Only one legislator in the history of the state of Washington served in the Legislature for longer than Helen Sommers.
For 36 years, she represented the 36th Legislative District in the House of Representatives, serving as chair of the House Appropriations Committee for a decade before retiring in 2008.
The Seattle lawmaker passed away earlier this month at the age of 84.
Sommers is being remembered by her colleagues for her fiscal acumen on state budget dealings, her commitment to education, and her feminist roots, along with efforts to help elect more women to office.
She first arrived in Seattle in the late 1960s, after nearly 15 years in Venezuela, working with Mobil Oil in Caracas. A co-worker had encouraged her to take correspondence courses from the University of Washington, and took summer classes on campus for two years before deciding to move to the city. She later earned her bachelor’s and master’s degrees in economics from the university.
Sommers soon became involved in the women’s rights efforts of the early 1970s, leading the Seattle-King County chapter, and later the statewide chapter of the National Organization for Women, in addition to work with the League of Women Voters.
“She was a feminist before anyone in Washington State was talking about feminists,” said current 36th District Rep. Gael Tarleton.
Not long after, she received encouragement to seek public office, and challenged Rep. Gladys Kirk in an effort to become the first Democrat from the 36th District since the 1930s.
According to an oral history interview Sommers did in 2009, she doorbelled a precinct per day (there were 109 total), seven days a week in her first campaign.
“Queen Anne and Magnolia are very, very hilly,” she said. “I spent every day walking up those hills to reach as many voters as I could. I campaigned hard and met a lot of people and I won their support. I didn’t have much money to finance my race, so I made up for it with hard work.”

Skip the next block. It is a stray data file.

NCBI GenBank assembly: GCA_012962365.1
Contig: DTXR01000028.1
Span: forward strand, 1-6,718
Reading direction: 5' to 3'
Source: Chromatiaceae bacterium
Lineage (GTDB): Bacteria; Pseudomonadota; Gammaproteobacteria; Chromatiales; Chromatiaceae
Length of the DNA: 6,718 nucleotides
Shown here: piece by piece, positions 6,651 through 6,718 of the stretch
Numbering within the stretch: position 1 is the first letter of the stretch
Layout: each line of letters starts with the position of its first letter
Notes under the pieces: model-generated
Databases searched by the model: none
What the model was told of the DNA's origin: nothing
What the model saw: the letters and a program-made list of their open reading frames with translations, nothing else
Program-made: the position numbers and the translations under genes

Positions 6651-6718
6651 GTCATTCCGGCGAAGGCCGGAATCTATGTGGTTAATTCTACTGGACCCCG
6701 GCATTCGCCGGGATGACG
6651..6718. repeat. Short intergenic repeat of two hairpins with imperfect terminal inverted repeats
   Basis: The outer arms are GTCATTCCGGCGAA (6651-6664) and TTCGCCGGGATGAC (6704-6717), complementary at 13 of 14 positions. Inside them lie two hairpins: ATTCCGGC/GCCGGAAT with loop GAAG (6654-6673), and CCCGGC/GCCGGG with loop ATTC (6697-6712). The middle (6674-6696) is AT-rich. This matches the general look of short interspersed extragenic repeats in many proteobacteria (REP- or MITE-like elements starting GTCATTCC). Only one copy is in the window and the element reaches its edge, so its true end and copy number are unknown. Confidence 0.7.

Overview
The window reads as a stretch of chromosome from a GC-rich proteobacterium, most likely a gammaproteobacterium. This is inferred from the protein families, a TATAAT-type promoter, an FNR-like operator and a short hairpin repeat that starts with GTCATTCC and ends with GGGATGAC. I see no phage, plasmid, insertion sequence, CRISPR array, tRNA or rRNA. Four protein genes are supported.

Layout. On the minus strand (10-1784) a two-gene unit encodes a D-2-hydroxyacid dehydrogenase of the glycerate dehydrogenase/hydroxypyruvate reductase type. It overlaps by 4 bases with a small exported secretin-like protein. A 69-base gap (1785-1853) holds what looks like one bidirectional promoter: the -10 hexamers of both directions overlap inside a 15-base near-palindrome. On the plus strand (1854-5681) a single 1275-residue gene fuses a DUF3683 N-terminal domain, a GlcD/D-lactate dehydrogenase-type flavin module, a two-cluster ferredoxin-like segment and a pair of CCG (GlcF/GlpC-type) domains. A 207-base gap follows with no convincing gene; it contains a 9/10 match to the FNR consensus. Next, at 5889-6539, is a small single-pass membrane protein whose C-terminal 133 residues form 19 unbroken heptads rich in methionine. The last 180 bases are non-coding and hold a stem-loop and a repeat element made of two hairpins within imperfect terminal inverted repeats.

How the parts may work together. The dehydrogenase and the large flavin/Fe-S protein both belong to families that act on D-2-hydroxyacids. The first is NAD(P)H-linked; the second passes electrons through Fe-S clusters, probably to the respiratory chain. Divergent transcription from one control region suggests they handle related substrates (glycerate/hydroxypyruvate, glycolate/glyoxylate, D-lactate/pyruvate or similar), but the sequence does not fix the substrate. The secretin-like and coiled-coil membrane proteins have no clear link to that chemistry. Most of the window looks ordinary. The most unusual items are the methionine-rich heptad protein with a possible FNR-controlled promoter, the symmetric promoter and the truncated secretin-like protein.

The hard work paid off, and Sommers became one of just 12 women in the 98-member House (there were no women in the Senate at that time).
In her nearly four decades in Olympia, those margins shifted, with the state eventually having the highest percentage of female legislators in the nation.
One of Sommers’ lasting accomplishments was her work on the state’s public-pension system, helping to pass pension reform in the late 70s for a system that had been abused and in deep debt when she arrived in Olympia. The state’s pension system is now regularly considered among the best-funded in the country.
“We have one of the strongest pension systems in the nation, and it is directly attributable to Helen,” said Sen. Reuven Carlyle. “Our systems are well-funded, the core financial integrity of our investment board and our investments are managed efficiently.”
Carlyle also recalled her commitment to financial responsibility.
“She had just a fabulous sense of fiscal responsibility and she treated every penny from the taxpayer as if it was the last,” he said. “She just really cared about spending the public money wisely.”
When Carlyle succeeded her in the House, he said her outgoing request was that he keep a watchful eye on higher education.
“She was very focused on higher education, and she asked me with a genuine sense of sincerity to really watch out for the University of Washington,” he said. “To just recognize the role that it plays in the economy and that it plays in giving kids from the district and from the city and from the state something to aspire to.”
In 2008, she received the first (and thus far only) Regents Medal from the UW Board of Regents, which cited her pension reform work, along with her efforts which led, in part, to the establishment of branch campuses by the state’s two major public universities, and her support of state funding of university research.
Her legacy is also likely to live on in a more concrete way as well.
An measure to name a new capitol campus building in Olympia — one that will house the Washington State Patrol, the Office of Financial Management and several other legislative agencies — after Sommers passed the House last month, and Carlyle said he’s “cautiously optimistic” it will garner Senate approval as well. It would be the first building named in honor of a woman on the capitol campus in the history of the state.
It’s a fitting tribute for someone who took a keen interest in the campus. She brought a UW arborist to the campus in the early 1990s to identify and photograph the trees on the site, with the results later turned into a booklet for self-guided tours.
“That’s what building opening I want to be at, when it is named for Helen Sommers,” Tarleton said. “She loved this state, and we are lucky to have had her represent us.”
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